As Bowen observed and compared the behavior of these families, a certain pattern emerged. He described “a striking emotional distance between the parents in all the families. We have called this the ’emotional divorce’…. When either parent becomes more invested in the patient than in the other parent, the psychotic process becomes intensified.” In other words, the parents didn’t drift apart because they were too busy caring for a schizophrenic child. Rather, the drifting apart of their marriage came first, and it had somehow affected their child’s mental health.
I wasn’t sure what to make of Dr. Bowen’s quirky little experiment, but his concept of the “emotional divorce” forever changed my pastoral counseling to families. For the first time, I noticed my own assumptions and began to question them.
Like most people, I had assumed that a child’s health or behavioral problem makes a family tense, which of course it does. But now I asked myself, “What if that couple was tense even before the problem, and their tension somehow contributed to the child’s symptoms? If the old saying is true that kids pick up on everything, what if there’s some kind of mind-body connection between a parent’s anxious mind and a child’s sensitive body?”
I began to ask doctors, nurses, teachers and therapists about this mind-body connection between parent and child, and they poured out stories of how overwhelmed they feel by today’s seeming epidemic of stressed-out parents and troubled children. As I continued to read more medical studies and interview more experts, my conviction that there is a mind-body connection between a parent’s mind and a child’s body became stronger. It almost seemed as though children become barometers for their parents’ state of mind. Could it be that children are “canaries in the coal mine,” indicating when a family’s levels of stress have become toxic?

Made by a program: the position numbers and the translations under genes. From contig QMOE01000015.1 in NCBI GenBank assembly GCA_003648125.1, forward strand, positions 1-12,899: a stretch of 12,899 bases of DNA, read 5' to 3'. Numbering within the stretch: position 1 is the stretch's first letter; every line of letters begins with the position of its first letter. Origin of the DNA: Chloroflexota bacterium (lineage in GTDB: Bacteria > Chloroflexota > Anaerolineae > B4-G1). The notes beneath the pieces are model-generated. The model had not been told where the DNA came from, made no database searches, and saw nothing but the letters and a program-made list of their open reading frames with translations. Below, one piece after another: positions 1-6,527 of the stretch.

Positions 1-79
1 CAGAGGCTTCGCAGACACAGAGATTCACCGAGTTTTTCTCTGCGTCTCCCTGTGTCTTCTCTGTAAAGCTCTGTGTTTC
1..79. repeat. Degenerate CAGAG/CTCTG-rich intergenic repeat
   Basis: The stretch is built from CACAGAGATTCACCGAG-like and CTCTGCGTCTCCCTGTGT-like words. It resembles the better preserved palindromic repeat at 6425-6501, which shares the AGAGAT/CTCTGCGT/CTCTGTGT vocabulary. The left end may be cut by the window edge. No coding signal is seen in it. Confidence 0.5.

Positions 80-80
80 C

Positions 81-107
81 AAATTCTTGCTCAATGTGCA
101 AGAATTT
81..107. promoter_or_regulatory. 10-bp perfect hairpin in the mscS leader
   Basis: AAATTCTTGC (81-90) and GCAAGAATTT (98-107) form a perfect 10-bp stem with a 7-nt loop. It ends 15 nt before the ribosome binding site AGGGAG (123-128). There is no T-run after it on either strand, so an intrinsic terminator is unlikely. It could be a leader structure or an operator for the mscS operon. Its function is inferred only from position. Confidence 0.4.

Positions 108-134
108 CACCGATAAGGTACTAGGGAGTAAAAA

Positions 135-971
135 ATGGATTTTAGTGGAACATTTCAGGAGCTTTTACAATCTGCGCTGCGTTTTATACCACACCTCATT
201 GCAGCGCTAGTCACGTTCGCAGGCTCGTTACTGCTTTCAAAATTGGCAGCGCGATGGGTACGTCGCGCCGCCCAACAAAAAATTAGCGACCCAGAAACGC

The answer is yes. Here is what every parent needs to know:
1) Kids pick up on everything, especially our stress and anxiety;
2) This happens both in the womb and throughout childhood;
3) The mind-body connection is a primal link between every parent and child;
4) This mind-body connection contributes to problems in every family—it’s just a question of degree: from colic and food allergies to asthma and autism;
5) This pattern is already epidemic in America, and it’s getting worse;
6) This is not the mother’s or father’s fault. Today’s parents are more stressed-out because our social support networks are dwindling, and we don’t realize that, as our isolation increases, it drives up our stress levels.
I feel a tremendous sense of urgency in getting my message out to parents, because every day lost is another child born with disorders that could have been reduced or even prevented. Asthma now affects 1 child in 10, as does ADHD. The national prevalence of autism almost doubled from 2002 to 2006, and now it is 1 out of 110 children, according to the U.S. Centers for Disease Control and Prevention. But among military families, the rate is a startling 1 out of every 88 children, and in Silicon Valley the rate is roughly 1 in 77.
I want parents to see the urgent medical imperative to reduce their stress now.